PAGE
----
Among all the Python web scraping libraries, we’ve enjoyed using lxml the most. It’s straightforward, fast, and feature-rich.
Even so, it’s quite easy to pick up if you have experience with either XPaths or CSS. Its raw speed and power has also helped it become widely adopted in the industry.
Beautiful Soup vs lxml
Historically, the rule of thumb was:
- If you need speed, go for lxml.
- If you need to handle messy documents, choose Beautiful Soup.
Yet, this distinction no longer holds. Beautiful Soup now supports using the lxml parser, and vice-versa. It’s also pretty easy to learn the other once you’ve learned one.
So to start, we recommend trying both and picking the one that feels more intuitive for you. We prefer lxml, but many swear by Beautiful Soup.
- lxml Documentation – Official documentation.
- HTML Scraping with lxml and Requests – Short and sweet tutorial on pulling a webpage with Requests and then using XPath selectors to mine the desired data. This is more beginner-friendly than the official documentation.
The Restaurant: Selenium
Sometimes, you do need to go to a restaurant to eat certain dishes. The farm is great, but you can’t find everything there.
Other sites may require you to click through forms before seeing their content. Or select options from a dropdown. Or perform a tribal rain dance…
For these sites, you’ll need something more powerful. You’ll need Selenium (which can handle everything except tribal rain dancing).
Selenium is a tool that automates browsers, also known as a web-driver. With it, you can actually open a Google Chrome window, visit a site, and click on links. Pretty cool, right?
It also comes with Python bindings for controlling it right from your application. This makes it a breeze to integrate with your chosen parsing library.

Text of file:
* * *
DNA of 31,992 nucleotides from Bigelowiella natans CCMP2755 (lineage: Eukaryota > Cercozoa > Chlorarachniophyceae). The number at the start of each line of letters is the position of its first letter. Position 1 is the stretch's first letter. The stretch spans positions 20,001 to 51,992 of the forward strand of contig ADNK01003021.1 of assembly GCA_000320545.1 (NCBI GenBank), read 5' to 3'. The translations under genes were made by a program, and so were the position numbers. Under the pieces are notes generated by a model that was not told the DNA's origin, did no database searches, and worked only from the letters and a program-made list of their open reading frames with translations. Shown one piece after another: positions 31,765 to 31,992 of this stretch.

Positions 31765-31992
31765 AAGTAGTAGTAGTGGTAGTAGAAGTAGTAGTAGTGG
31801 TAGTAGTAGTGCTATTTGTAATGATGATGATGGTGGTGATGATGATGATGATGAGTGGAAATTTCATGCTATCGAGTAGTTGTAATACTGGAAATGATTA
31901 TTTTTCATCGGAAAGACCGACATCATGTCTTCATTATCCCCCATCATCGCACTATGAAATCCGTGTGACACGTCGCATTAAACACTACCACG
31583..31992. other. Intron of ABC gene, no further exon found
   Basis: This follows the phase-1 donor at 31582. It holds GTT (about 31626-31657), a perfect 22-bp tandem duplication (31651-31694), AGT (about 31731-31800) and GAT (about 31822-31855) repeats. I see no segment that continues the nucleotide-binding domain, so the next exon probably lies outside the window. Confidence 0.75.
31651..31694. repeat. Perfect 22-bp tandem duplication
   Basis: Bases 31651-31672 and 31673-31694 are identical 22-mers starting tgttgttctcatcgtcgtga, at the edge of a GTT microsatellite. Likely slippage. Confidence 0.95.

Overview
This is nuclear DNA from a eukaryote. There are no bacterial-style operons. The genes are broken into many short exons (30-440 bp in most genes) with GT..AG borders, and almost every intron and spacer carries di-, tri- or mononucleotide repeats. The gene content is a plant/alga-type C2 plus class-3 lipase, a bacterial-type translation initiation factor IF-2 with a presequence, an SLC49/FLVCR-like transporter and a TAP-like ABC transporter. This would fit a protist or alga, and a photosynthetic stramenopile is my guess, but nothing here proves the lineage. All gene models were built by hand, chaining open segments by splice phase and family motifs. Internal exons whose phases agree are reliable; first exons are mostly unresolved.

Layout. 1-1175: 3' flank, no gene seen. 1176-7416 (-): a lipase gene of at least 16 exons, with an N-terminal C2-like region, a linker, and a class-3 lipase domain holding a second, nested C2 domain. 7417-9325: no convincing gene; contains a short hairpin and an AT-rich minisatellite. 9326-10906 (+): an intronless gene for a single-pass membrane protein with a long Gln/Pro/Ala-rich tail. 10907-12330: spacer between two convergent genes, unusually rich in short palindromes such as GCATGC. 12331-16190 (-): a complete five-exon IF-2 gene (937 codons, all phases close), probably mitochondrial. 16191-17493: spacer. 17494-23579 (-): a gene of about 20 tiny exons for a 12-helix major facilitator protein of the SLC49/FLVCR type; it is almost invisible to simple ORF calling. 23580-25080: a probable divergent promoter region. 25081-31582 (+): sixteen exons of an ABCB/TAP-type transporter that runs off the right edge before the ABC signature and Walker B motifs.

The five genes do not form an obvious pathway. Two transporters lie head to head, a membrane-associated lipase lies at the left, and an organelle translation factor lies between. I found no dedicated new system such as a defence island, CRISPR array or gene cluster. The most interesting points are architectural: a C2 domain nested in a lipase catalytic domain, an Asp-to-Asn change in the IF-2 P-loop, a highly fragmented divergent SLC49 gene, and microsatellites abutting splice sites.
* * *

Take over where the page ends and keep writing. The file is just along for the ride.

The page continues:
- Selenium with Python – Documentation for Selenium’s Python bindings.
- Webscraping with Selenium – Excellent, thorough 3-part tutorial for scraping websites with Selenium.
- Scraping Hotel Prices – Code snippet for scraping hotel prices using Selenium and lxml.
The Chef: Scrapy
Ok, we covered a lot just now. You’ve got Requests and Selenium for fetching HTML/XML from web pages. Then, you can use Beautiful Soup or lxml to parse it into useful data.
But what if you need more than that? What if you need a complete spider that can crawl through entire websites in a systematic way?
Introducing: Scrapy! Scrapy is technically not even a library… it’s a complete web scraping framework. That means you can use it to manage requests, preserve user sessions, follow redirects, and handle output pipelines.
It also means you can swap out individual modules with other Python web scraping libraries. For instance, if you need to insert Selenium for scraping dynamic web pages, you can do that (see example).
[images style=”1″ image=”https%3A%2F%2Fdatonauts.com%2Fwp-content%2Fuploads%2F2016%2F10%2Fscrapy_architecture.png” width=”640″ caption=”Scrapy%20architecture%2C%20image%20borrowed%20from%20%3Ca%20href%3D%22https%3A%2F%2Fdoc.scrapy.org%2Fen%2Flatest%2Ftopics%2Farchitecture.html%22%20target%3D%22_blank%22%3Eofficial%20documentation%3C%2Fa%3E” align=”center” top_margin=”0″ alt_text=”Scrapy%20architecture” full_width=”Y”]
So if you need to reuse your crawler, scale it, manage complex data pipelines, or cook up some other sophisticated spider, then Scrapy was made for you.